These poems are from a new manuscript, Little Prose in Poems. The manuscript is comprised of 57 prose poems, written in the several years after my last book, Shelley Gave Jane a Guitar, as a revolt against the line, a sudden lack of feeling for the line, a falling out of love with the line, the desire to see what was hidden by the line, and a revision for the sentence, the paragraph, the page, the building, the structure, the space. The first, though no longer the first in the book, was written during my reading of Francis Ponge’s amazing The Making ofLe Pre, which reproduces exactly his notes toward the poem Le Pre, alongside a translated type-written transcription of the notes. That meadow and that thinking toward are both sources for the form, as was his situation, looking at a strip of meadow bounded by roads, power lines, the built world. A bit later (hence the title) and having written more poems, I thought of writing 50 prose poems as an imaginary completion, an echo or a shadow, of Baudelaire’s planned 100; a project after the fact or in response to the fact of the poems emergence. The poems were inflected by lots of other things along the way, and reaching the margin was the only restriction I consistently found, against which ongoingness each poem sought its end.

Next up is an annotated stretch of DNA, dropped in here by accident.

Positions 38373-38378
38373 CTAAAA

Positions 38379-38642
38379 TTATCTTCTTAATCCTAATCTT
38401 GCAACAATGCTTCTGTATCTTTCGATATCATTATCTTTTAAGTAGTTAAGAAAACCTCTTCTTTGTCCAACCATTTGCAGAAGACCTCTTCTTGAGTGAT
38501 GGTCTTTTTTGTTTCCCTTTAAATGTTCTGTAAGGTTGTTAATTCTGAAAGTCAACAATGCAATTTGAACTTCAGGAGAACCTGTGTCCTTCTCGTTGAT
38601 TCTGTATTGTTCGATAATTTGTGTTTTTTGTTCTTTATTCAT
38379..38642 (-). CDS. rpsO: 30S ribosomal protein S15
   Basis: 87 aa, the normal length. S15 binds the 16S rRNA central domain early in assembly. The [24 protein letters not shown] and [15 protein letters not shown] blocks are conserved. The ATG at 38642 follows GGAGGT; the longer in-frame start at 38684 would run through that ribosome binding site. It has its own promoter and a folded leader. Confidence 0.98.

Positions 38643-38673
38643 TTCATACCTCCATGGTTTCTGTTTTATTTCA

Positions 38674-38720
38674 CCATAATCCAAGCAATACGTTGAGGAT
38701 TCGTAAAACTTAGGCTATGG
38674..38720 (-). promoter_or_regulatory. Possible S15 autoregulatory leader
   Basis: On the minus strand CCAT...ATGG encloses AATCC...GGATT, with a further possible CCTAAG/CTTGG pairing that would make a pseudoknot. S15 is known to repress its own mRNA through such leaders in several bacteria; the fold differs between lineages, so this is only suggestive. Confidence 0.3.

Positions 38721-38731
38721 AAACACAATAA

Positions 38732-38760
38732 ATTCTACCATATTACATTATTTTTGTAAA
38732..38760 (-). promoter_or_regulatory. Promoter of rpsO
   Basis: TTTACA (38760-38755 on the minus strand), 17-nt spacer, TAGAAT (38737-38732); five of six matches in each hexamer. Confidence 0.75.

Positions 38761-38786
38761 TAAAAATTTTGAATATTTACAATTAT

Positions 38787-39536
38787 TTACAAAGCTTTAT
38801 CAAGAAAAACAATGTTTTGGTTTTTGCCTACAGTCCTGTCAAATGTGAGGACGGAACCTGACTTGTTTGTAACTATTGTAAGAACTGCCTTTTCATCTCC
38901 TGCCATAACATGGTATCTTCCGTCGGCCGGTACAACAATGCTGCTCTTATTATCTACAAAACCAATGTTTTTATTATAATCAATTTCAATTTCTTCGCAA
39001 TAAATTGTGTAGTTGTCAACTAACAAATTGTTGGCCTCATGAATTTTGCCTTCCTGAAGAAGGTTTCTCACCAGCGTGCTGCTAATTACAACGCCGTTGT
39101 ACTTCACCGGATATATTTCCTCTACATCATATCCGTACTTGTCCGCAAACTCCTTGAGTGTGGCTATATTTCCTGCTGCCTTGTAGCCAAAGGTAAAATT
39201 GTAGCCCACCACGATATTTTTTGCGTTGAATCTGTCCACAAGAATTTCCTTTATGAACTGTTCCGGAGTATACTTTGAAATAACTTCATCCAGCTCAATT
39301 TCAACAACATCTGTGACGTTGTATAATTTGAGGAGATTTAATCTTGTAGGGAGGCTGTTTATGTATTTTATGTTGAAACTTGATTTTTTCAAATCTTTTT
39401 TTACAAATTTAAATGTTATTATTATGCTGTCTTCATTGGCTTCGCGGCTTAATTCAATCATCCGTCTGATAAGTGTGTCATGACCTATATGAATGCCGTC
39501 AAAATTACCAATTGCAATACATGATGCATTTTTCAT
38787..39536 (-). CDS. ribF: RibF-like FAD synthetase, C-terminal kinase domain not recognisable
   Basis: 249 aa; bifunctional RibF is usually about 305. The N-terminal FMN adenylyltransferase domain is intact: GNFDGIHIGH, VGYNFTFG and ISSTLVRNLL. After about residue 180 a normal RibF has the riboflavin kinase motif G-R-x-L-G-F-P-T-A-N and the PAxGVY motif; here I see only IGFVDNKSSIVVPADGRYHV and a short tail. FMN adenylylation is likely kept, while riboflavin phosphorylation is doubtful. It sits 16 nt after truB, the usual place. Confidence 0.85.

Is it a new thing or an old thing you are doing? Is it new or old? Is it a thing? Do the voices of people who are dead heard while writing make those people alive or does it make them dead and ghosts or alive, as I believed, and ghosts, the doubles of anyone alive or dead who are alive by being in the ear of one who loved them by allowing them into the ear or by finding them in the ear and loving them there and leaving them there but not keeping them there? And the same follows for the people who are alive, the ear being a place (a place is an orifice, the part of a thing that isn’t there that allows someone, in combination with what is there, to be in it) where love crosses the border and where thought crosses the border and touches via the air the ear and makes something happen: a vibration. The leaves of the ivy are harder than you think. The click is like that of the thin bamboo fingers strung on wires to make a knuckled curtain that separates the apartment into front and back or public and private or waking and sleeping on which a woman has been painted (black hair, pink flowers, brown skin, grass skirt) bit by bit in the grid of cylinders or all at once, held in place in process before being allowed to circulate in the mercurial breezes off the lake; a relic of the apartment and a fading image of the “island dancer,” though here she sits with her legs beneath her and to one side, leaning on one arm, pensive and triangular, like the bride stripped bare by her bachelors, even, or lunch in the grass — though he at the desk has a shirt but no pants — and visible only from a distance, one version of which flowers when he looks over his shoulder, away from the book. In both cases it’s a sound that despite repeated hearings (6 weeks in, what is the wind trying to do? It is trying to turn itself around and blow cool air into the apartment) one turns to look at or asks, what is it? And it’s a little uncanny to see the trembling green leaves from which one hears the clicking and to see the figure in the clicking bamboo and to see the pensive figure in the clicking bamboo swaying the odds of manifestation.